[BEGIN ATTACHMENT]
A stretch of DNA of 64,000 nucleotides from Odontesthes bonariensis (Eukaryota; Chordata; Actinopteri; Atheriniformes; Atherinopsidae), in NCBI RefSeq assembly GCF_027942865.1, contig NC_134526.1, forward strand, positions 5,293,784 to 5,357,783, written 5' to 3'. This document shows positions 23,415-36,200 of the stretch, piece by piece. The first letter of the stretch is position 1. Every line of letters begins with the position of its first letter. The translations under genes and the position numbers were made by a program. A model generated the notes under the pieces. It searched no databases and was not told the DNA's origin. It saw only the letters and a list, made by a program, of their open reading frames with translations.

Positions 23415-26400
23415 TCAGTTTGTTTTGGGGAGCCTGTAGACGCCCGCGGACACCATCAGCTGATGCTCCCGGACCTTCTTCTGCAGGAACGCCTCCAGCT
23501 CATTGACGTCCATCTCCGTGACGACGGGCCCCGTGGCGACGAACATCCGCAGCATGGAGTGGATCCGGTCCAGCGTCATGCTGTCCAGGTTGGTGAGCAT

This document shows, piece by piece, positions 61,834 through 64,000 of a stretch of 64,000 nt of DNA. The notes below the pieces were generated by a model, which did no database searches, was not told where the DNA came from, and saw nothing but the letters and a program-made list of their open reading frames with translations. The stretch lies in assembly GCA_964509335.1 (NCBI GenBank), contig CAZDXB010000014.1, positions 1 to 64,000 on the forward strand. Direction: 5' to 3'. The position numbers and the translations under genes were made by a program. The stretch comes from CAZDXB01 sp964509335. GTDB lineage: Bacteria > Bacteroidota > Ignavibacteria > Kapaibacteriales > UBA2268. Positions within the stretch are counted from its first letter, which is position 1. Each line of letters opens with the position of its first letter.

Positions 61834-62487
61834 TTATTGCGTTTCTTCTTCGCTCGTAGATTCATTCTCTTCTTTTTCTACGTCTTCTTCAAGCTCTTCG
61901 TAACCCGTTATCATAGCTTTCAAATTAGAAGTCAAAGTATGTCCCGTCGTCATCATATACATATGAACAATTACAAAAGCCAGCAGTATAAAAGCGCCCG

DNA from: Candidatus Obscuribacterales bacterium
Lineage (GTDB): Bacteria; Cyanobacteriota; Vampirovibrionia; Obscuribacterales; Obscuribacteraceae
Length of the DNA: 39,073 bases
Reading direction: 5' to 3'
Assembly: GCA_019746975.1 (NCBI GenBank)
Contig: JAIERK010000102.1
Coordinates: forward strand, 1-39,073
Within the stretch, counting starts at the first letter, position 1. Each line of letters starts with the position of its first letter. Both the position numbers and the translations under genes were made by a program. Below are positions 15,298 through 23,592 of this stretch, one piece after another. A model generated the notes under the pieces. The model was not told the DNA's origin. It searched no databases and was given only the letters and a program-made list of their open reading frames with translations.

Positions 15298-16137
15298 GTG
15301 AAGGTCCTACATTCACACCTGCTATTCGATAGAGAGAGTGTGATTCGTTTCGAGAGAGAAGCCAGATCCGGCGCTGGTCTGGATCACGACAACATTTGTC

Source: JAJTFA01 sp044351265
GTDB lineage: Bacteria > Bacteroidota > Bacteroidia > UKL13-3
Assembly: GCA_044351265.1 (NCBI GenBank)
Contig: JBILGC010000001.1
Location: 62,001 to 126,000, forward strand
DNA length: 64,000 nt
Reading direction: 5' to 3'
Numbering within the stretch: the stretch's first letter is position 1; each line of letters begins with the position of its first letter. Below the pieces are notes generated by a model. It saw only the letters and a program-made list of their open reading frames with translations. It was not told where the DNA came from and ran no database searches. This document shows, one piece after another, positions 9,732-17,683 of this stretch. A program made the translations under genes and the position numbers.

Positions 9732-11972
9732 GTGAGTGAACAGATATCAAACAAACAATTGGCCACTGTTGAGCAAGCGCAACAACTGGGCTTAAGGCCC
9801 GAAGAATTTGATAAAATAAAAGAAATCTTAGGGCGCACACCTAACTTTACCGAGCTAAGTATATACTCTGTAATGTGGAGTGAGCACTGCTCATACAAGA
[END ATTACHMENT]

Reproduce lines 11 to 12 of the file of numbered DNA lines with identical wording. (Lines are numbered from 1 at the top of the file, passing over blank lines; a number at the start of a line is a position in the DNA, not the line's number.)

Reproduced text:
Length of the DNA: 39,073 bases
Reading direction: 5' to 3'